Prosecutor charges Seattle man with first-degree assault for Auburn stabbing

Two men were fighting on May 6 when a bystander inserted himself into the altercation, produced a large knife. stabbed one of the men in the chest and ran off, Auburn Police say.

Medics worked for nearly an hour in a successful bid to save the 34-year-old victim’s life.

And on Thursday, the King County Prosecutor’s Office charged Maurice Lyle Williams. 68, of Seattle with first-degree assault. He is in King County Jail on $500,000 bail, which was the amount the court set at his first appearance.

According to court records, Williams reports being homeless and has admitted to abusing drugs. He is without support or any reference in the Auburn community.

According to the certification for Determination of Probable Cause prepared by the Auburn Police Department, here is what happened.

At 11:15 a.m. on May 6, Auburn Police began receiving calls from the area of 100 Street Northeast, reporting that a man had been stabbed in the chest. When police got to the scene, they found the man on the ground, bleeding from his wound and unresponsive.

Witnesses at the scene told police that the victim had been involved in a fight with another man whom he had punched in the face at least once, before Williams intervened and stabbed the unarmed man in the chest, inflicting a serious, life-threatening injury.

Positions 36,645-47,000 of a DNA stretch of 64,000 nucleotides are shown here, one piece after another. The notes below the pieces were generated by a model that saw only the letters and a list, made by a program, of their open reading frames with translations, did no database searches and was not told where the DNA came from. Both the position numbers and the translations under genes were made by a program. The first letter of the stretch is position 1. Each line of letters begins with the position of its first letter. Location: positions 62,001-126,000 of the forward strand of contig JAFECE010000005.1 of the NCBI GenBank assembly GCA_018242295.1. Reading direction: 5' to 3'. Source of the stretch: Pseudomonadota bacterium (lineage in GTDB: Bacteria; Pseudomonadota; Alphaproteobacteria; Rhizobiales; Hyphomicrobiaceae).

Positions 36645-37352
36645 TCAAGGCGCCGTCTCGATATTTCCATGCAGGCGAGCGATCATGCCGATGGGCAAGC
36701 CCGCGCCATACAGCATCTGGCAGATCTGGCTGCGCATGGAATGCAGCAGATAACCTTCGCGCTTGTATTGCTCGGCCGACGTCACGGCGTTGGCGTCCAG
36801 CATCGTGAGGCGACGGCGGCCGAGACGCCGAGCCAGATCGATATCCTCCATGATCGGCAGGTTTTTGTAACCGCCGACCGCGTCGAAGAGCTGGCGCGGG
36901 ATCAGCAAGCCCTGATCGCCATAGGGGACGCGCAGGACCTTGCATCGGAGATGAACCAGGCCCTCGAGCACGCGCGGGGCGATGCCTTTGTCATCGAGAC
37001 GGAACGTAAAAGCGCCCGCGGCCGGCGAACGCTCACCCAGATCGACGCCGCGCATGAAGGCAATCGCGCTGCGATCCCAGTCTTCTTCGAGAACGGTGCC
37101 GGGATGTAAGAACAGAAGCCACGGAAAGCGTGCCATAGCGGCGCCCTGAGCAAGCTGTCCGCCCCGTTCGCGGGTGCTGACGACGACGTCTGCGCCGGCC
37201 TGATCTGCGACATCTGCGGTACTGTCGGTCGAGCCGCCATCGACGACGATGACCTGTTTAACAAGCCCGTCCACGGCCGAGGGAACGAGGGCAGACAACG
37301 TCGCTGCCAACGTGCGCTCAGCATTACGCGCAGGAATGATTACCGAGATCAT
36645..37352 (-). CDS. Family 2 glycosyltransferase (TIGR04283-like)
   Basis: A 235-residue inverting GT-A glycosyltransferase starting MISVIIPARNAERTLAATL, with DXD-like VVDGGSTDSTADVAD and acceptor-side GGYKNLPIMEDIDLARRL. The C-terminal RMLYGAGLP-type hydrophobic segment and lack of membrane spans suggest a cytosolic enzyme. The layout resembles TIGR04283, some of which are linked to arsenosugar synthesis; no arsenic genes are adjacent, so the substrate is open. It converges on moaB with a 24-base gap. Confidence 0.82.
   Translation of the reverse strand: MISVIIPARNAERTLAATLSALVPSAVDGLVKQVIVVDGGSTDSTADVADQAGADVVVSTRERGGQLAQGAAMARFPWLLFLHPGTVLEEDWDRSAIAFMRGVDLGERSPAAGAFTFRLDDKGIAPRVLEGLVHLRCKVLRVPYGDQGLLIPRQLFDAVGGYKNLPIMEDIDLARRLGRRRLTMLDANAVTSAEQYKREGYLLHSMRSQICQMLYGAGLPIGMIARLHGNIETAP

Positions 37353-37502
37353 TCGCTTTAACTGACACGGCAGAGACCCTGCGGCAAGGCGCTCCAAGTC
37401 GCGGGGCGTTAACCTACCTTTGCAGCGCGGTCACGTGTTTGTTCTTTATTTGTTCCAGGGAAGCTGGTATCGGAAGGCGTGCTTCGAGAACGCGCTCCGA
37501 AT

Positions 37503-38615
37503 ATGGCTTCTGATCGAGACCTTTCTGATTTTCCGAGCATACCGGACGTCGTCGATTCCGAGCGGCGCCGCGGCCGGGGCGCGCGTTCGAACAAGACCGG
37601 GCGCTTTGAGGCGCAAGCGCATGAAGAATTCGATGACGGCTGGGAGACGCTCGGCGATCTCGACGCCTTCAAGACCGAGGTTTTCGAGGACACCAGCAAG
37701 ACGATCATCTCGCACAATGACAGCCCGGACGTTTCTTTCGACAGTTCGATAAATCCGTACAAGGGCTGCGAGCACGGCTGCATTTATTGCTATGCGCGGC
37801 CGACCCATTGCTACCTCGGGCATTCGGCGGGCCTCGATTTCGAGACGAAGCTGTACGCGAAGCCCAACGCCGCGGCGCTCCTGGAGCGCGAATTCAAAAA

After the alleged assault, Williams told those present they would not see him for “a while.,” and ran off, according to the police write up. According to the report, an eye witness demonstrated to police that the length of the knife was almost shoulder-to shoulder.

Medics worked on the victim for 45 minutes and administered CPR in a successful effort to revive him. Medics then transported him to Harborview Hospital in Seattle, where he underwent at least one emergency surgery. He is conscious and remains in critical but stable condition, according to court records.

Police apprehended Williams within an hour in the 200 block of Auburn Way South, about 3 blocks from the alleged assault, where two eyewitnesses positively identified him.

Court records say Williams directed police to where he believed he had left the knife but they were unable to find it.

According to court records, William has two prior convictions for what appear to be non-felony assaults in 1989 and 1991. He was also convicted in King County in 1986 for second-degree assault.

Deputy Prosecuting Attorney Jennifer L. Phillips asked that bail remain in the amount set at first appearance, arguing that “the defendant is likely to commit an act of violence if free in the community.”